Philip Dilloway

Peer Reviewed

Abstract: Introduction IT HAS BEEN SAID THAT, “When prehistoric man carved his first dugout-and got his mate to help paddle it-he created a design problem that engineers and naval architects are still working on; namely, command and control of a ship. “Like the early boatman, the capt.ain of a merchant ship wants a station where he can command his vessel and its crew, see where it’s going, and know everything concerned with getting there” [l]. In the solution of those design problems, it is essential that there be recognition and responsiveness to the human needs as well. When we speak of human factor problems just what exactly do we mean? Basically, we are concerned with man as an element in an assemblage of elements or machines. These are united by some form of interaction or interdependence which we commonly call a man-machine system. Our attention to the human element is in the search for ways in which man’s role may be more effectively utilized, thereby enhancing the overall system performance. We introduce man into the system when we have need for him to control or maintain the machine. When we do this, we create an interface where man monitors information about the system and exercises control. In this role, man is the decision maker; he causes the system to respond as required within its design limitations in carrying out specific functions. Human factors then is concerned with man’s information needs for effective control of the system. It is concerned with the environmental factors which may degrade man’s performance. It is concerned with the level within the system at which the decision making and control are introduced. It is concerned with the skills and training of the man in the system, his responsibilities, the procedures he follows, and the organization of which he is a part. So we begin to see that the study of human factors problems in a system can be quite extensive. Now let us define what we mean by navigation safety, or any kind of safety for that matter. Safety is an illusory term. We don’t measure safety. We measure accidents. So when we talk about navigation safety, we are really focusing our attention on the humane lementsin shipboard systems which have failed.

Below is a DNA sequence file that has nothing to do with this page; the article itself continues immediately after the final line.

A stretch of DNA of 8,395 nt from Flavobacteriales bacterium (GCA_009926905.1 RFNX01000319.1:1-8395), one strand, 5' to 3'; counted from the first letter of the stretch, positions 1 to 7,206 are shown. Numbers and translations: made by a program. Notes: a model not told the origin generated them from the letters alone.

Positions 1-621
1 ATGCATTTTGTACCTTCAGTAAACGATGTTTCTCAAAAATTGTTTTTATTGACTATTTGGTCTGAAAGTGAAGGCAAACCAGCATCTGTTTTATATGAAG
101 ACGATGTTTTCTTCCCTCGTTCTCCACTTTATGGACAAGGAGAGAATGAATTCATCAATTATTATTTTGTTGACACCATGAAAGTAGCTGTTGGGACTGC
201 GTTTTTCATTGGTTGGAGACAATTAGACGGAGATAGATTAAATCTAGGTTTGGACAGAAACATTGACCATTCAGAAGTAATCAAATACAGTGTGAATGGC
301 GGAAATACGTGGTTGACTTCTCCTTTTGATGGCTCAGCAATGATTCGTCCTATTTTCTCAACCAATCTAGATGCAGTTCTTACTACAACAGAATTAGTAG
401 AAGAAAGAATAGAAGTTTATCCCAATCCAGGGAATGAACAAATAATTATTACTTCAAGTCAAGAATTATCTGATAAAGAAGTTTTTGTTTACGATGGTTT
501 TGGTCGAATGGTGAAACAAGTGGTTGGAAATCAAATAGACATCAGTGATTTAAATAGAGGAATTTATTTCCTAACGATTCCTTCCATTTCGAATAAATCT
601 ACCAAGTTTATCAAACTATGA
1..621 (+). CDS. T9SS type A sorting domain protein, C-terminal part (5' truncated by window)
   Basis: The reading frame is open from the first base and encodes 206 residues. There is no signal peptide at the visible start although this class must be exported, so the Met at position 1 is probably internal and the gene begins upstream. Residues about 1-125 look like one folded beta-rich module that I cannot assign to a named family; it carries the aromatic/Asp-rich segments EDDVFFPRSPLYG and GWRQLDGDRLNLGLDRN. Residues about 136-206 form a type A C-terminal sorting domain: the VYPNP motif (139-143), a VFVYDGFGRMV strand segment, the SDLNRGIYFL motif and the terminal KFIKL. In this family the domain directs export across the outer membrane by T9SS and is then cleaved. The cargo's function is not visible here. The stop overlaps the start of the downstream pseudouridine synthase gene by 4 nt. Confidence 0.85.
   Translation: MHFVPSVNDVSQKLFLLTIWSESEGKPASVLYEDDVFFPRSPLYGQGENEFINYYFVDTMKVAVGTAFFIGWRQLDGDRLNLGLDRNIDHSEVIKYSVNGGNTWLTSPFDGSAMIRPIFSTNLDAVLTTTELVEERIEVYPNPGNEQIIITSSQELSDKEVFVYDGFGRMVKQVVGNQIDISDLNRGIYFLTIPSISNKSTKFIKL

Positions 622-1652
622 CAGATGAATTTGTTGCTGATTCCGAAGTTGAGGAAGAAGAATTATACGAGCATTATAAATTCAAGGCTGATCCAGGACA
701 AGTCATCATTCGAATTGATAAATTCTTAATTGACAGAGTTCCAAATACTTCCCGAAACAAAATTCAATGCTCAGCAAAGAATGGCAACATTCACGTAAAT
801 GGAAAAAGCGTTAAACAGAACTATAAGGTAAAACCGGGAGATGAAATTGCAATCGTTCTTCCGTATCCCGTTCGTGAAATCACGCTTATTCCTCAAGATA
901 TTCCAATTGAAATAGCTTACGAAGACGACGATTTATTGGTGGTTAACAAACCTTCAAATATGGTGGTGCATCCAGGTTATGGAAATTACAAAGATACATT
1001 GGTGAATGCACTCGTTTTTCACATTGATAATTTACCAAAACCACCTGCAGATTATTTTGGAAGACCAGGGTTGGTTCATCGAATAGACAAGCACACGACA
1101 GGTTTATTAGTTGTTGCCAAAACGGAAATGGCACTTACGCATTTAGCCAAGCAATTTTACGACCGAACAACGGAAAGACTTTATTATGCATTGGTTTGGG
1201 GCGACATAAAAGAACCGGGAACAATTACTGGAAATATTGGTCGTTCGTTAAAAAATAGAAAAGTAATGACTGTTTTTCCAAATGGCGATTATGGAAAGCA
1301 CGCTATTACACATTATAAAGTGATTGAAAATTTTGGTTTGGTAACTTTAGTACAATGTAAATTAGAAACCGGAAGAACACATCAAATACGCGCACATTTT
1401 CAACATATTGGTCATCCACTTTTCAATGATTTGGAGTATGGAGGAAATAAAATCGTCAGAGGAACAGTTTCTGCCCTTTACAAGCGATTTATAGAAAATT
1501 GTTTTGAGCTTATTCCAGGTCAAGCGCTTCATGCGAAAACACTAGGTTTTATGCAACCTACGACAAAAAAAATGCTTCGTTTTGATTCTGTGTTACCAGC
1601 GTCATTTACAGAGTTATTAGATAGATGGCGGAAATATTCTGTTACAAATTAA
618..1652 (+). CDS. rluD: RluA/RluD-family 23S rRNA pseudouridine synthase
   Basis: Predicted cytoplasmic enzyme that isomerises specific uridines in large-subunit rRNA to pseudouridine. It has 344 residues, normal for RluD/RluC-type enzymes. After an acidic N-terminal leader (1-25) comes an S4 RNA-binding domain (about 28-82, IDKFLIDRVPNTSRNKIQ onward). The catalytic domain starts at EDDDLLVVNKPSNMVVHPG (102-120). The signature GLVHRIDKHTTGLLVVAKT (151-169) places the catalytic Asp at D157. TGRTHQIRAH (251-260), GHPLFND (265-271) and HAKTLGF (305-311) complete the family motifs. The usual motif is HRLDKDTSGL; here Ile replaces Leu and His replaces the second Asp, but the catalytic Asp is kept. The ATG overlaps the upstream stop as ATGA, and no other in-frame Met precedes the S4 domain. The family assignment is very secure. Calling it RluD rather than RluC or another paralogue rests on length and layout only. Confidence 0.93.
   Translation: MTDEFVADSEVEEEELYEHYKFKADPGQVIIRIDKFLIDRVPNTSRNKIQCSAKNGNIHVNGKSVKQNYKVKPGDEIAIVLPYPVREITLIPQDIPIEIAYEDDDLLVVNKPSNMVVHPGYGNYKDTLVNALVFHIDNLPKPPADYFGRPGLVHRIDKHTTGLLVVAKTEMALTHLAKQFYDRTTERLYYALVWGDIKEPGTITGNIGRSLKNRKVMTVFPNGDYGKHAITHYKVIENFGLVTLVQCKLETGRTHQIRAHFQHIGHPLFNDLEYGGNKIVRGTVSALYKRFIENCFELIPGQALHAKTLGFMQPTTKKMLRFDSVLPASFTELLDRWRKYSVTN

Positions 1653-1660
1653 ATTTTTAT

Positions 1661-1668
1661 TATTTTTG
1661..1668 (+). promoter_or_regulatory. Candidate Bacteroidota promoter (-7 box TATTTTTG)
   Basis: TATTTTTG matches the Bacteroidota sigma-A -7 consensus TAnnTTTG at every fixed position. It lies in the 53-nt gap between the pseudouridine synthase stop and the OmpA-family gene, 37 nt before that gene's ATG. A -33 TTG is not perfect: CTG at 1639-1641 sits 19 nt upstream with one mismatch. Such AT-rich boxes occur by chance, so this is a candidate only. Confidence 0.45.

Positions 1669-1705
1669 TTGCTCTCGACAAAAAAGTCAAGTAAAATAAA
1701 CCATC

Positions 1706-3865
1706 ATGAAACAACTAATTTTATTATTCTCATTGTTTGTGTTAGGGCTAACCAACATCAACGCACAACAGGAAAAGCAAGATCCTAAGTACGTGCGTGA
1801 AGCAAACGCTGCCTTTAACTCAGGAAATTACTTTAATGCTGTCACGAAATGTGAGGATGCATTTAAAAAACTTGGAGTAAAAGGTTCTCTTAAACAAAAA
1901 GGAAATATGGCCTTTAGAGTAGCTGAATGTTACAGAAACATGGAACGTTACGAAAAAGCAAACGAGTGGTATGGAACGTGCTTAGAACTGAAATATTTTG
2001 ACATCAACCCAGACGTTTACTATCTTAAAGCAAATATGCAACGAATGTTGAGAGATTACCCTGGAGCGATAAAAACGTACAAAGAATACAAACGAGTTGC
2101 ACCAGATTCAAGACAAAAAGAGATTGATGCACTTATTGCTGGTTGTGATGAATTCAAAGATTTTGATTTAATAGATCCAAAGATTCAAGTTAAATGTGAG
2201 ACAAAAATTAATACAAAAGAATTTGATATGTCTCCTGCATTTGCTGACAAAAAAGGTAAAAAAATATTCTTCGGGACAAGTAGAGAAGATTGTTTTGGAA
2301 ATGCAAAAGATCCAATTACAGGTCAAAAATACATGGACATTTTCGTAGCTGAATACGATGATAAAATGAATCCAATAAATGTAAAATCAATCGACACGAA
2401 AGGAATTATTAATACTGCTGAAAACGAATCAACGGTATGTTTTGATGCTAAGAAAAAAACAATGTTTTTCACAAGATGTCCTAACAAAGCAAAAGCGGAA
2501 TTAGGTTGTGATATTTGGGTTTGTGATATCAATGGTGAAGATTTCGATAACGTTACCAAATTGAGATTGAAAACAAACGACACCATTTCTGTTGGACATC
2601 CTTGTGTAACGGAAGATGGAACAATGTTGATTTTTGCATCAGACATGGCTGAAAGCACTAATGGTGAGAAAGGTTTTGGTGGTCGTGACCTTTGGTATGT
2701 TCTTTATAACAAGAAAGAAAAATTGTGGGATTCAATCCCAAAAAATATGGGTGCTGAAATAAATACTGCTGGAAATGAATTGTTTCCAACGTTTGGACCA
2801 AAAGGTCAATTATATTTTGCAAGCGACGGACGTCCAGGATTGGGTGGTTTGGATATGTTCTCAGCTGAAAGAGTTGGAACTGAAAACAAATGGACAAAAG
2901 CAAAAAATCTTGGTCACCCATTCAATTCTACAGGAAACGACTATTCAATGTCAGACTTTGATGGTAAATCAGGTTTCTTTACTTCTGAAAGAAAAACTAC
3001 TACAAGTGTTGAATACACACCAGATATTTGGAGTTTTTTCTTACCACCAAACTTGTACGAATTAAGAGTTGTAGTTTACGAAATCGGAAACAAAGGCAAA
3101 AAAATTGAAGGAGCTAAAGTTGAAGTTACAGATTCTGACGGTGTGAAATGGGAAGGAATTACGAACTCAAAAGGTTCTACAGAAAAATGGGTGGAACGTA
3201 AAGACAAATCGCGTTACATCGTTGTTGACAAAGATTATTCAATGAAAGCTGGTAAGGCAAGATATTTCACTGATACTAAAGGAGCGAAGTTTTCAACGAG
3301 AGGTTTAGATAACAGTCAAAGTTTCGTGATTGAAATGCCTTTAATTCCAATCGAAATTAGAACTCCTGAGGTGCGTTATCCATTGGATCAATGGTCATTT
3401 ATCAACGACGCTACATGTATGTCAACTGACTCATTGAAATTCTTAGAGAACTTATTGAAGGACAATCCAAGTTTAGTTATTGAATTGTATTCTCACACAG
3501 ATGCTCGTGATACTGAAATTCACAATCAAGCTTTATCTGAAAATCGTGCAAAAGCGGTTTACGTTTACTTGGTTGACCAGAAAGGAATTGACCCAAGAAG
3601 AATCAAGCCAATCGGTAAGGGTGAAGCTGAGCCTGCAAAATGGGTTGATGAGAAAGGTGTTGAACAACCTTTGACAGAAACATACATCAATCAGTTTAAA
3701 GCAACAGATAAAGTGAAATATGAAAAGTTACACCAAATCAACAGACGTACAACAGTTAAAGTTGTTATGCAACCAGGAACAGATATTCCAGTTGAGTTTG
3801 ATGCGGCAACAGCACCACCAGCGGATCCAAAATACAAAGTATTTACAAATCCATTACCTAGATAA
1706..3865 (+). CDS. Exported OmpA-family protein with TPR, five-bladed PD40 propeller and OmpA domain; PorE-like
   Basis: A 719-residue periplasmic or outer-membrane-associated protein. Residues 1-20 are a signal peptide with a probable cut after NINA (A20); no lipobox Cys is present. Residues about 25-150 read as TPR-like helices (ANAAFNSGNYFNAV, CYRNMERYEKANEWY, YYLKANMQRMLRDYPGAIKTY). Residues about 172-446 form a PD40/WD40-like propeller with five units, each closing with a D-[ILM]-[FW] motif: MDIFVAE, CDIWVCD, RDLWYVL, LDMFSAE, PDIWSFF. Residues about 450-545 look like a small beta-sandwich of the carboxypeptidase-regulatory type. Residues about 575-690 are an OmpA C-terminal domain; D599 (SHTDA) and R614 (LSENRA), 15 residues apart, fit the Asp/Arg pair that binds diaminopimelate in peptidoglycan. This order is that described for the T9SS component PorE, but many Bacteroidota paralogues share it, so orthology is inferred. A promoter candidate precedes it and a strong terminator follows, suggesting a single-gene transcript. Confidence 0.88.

Published in: NAVIGATION: Journal of the Institute of Navigation, Volume 14, Number 2
Pages: 174 - 178
Cite this article: Dilloway, Philip, "HUMAN FACTORS AFFECTING MERCHANT SHIP NAVIGATION SAFETY", NAVIGATION: Journal of The Institute of Navigation, Vol. 14, No. 2, Summer 1967, pp. 174-178.
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